The middle class in Chicago, Illinois is “almost gone,” new research finds, as the vast majority of residents are either wealthy professionals or working-class residents living paycheck to paycheck. Research by the Voorhies Center chronicled the near six-decade shrinking of Chicago’s middle class, which is close to nonexistent today, as corporate developers and multinational conglomerates continue dominating metropolises across the U.S. — forcing middle class residents out. For instance, in 1970, middle income residents made up about half of Chicago, while about 42 percent of residents were either poor or working class and less than ten percent were considered wealthy.
Fast forward to 2017 and Chicago is made up primarily of working class or poor residents, 62 percent, and more than 20 percent are wealthy professionals. The middle class makes up only 16 percent of the city’s population today.
A map of the drastic middle class exodus of Chicago depicts a city where wealthy high income earners are concentrated in the downtown, skyscraper neighborhood, while mostly poor and working class residents make up almost all of the rest of the surrounding areas.
“We have two cities,” co-director of the Voorhees Center for at the University of Illinois at Chicago Janet Smith told WBEZ. “We have the rich and we have the poor.”
A majority of neighborhoods in Chicago that were once considered middle class in 1970 are now poor or working class neighborhoods, an economic change that has been coupled with rapid demographic changes primarily driven by the country’s mass legal immigration.
Today, more than 20 percent of Chicago’s population is foreign-born.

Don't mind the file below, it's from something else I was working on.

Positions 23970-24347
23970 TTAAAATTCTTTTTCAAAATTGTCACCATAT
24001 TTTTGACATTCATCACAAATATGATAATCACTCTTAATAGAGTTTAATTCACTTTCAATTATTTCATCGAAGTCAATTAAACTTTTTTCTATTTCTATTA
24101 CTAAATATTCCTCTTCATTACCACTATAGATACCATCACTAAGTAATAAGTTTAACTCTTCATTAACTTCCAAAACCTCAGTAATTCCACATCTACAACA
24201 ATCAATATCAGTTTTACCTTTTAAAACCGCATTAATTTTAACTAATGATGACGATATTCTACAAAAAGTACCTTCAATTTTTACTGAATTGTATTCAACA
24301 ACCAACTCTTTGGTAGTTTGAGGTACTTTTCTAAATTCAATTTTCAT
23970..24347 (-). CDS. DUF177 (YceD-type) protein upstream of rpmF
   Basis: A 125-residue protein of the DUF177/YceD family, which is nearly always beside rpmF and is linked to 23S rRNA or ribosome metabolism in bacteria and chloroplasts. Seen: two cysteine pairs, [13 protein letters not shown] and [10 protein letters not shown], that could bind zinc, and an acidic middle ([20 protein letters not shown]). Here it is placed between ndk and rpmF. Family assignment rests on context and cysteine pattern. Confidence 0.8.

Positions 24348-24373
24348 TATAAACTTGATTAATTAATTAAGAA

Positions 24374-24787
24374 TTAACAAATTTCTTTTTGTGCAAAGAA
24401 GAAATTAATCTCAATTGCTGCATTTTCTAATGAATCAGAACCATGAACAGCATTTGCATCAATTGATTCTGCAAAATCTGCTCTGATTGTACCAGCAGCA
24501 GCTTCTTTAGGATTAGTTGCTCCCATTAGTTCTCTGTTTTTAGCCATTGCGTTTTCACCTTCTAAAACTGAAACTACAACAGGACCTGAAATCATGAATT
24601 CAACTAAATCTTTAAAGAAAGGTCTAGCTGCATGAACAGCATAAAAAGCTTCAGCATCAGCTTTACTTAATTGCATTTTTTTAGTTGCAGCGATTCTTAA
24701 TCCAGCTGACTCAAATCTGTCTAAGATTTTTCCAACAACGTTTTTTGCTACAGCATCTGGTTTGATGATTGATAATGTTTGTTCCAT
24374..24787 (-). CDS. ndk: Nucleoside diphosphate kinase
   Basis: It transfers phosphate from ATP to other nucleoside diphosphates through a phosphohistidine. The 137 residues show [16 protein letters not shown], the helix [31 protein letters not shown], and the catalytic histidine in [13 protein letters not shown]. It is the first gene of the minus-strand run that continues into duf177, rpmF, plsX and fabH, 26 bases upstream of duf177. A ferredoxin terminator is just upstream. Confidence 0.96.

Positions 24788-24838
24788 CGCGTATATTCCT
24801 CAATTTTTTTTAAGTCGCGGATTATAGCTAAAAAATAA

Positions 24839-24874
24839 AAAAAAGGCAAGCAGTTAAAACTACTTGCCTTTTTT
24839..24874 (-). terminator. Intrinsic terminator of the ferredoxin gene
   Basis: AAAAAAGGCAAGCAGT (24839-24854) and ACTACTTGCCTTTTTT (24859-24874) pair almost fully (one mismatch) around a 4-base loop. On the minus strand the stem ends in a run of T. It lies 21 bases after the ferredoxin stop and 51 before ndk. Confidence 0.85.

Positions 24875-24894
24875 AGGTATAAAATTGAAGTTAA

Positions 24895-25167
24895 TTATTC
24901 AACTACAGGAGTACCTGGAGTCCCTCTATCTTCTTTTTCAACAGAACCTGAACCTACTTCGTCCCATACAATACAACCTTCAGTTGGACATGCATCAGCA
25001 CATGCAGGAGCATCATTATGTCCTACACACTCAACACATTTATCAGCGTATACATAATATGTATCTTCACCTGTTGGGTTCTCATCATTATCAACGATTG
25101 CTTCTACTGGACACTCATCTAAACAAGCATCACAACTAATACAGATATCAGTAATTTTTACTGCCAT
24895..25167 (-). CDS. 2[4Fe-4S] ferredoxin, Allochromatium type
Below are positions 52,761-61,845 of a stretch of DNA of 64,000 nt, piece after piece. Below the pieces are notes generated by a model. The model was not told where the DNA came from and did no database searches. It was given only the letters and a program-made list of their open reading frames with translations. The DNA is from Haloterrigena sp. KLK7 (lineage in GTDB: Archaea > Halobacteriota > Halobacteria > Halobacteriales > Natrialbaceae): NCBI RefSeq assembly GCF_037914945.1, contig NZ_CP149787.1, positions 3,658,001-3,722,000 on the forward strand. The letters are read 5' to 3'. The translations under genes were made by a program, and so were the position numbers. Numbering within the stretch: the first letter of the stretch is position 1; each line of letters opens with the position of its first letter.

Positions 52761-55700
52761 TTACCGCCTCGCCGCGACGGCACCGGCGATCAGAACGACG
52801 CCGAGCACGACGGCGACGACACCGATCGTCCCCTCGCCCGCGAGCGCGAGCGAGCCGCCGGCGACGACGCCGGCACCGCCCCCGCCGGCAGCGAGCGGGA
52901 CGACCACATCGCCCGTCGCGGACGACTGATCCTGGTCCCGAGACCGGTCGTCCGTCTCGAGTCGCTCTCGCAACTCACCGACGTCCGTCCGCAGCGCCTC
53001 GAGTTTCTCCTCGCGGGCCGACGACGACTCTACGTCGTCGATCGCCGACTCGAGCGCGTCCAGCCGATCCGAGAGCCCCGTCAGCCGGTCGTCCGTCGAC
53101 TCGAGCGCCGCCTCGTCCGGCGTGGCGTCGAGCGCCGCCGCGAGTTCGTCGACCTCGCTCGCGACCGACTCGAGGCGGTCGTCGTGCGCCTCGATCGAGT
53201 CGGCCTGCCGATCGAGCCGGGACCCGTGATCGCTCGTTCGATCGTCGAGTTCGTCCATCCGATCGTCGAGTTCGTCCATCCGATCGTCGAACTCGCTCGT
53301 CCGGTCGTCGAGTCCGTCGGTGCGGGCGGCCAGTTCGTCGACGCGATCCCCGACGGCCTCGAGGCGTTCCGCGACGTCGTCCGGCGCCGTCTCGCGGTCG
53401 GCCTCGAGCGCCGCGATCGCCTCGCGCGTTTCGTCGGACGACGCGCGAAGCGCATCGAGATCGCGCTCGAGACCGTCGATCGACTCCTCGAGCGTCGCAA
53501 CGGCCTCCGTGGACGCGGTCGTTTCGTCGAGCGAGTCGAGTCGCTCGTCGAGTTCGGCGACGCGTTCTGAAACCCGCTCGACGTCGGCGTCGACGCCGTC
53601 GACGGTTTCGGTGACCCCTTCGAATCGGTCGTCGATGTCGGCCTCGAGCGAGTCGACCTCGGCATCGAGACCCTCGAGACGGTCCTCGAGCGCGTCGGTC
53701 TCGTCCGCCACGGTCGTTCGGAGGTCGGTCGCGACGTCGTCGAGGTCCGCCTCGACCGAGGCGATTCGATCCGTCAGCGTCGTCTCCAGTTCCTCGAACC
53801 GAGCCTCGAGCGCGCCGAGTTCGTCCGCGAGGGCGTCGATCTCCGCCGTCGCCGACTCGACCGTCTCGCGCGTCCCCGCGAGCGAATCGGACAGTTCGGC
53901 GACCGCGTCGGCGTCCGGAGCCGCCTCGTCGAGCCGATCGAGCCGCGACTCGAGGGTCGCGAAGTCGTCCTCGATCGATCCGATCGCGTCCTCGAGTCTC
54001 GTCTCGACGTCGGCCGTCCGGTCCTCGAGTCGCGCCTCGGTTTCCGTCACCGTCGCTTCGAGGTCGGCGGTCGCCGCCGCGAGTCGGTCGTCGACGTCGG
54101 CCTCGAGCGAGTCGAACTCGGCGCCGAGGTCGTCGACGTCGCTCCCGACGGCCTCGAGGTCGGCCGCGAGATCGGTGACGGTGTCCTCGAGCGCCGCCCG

Harry Meyer, who grew up in the Gage Park neighborhood, told WBEZ that when he lived in the area in the 1970s it was 95 percent a white middle class neighborhood. By the 1990s, the demography of the neighborhood drastically changed from mostly white middle class residents to poorer Mexican immigrant residents, Meyer said.
“It went from 95 percent white to 95 percent Mexican in that 10-year period,” Meyer said.
Indeed, mass illegal immigration — where many times more than a million illegal aliens arrived in the country every year — dominated the 1990s and thus demographically changed the makeup of many middle class regions of the country in a very short period of time.
At the same time, former President George H.W. Bush expanded legal immigration levels at the pleasure of Wall Street, corporate developers, the big business lobby, and the U.S. Chamber of Commerce — all of which have profited greatly from the policy’s redistribution of wealth from middle class Americans to the wealthiest of earners.
“When you go back to 1970, the areas that are considered middle income — those were basically white,” demographer Rob Paral told WBEZ.
Chicago is not alone in its income inequality. Other metropolis cities, like San Francisco, New York City, Los Angeles, Seattle, and Washington, D.C., have all become havens for the rich-poor economic gap.
Researchers have said New York City, for example, is losing about 100 middle class residents every day as the city’s population booms — primarily because of immigration — and real estate becomes increasingly expensive.
In the 1970s, middle class New Yorkers made up about 61 percent of the city’s population. Today, that middle income population has shrunk to less than 50 percent.
As Breitbart News has chronicled, between 1979 and 2017, the wages of the country’s bottom 90 percent — poor, working class, and middle class U.S. workers — have grown by only 22 percent. Meanwhile, the country’s top one percent — the wealthiest of Americans — have seen their salaries grow 155 percent over that same period and the top 0.01 percent saw their wages grow 343 percent. This means that the billionaire class has seen more than 15 times the wage growth since 1979 of the working and middle class.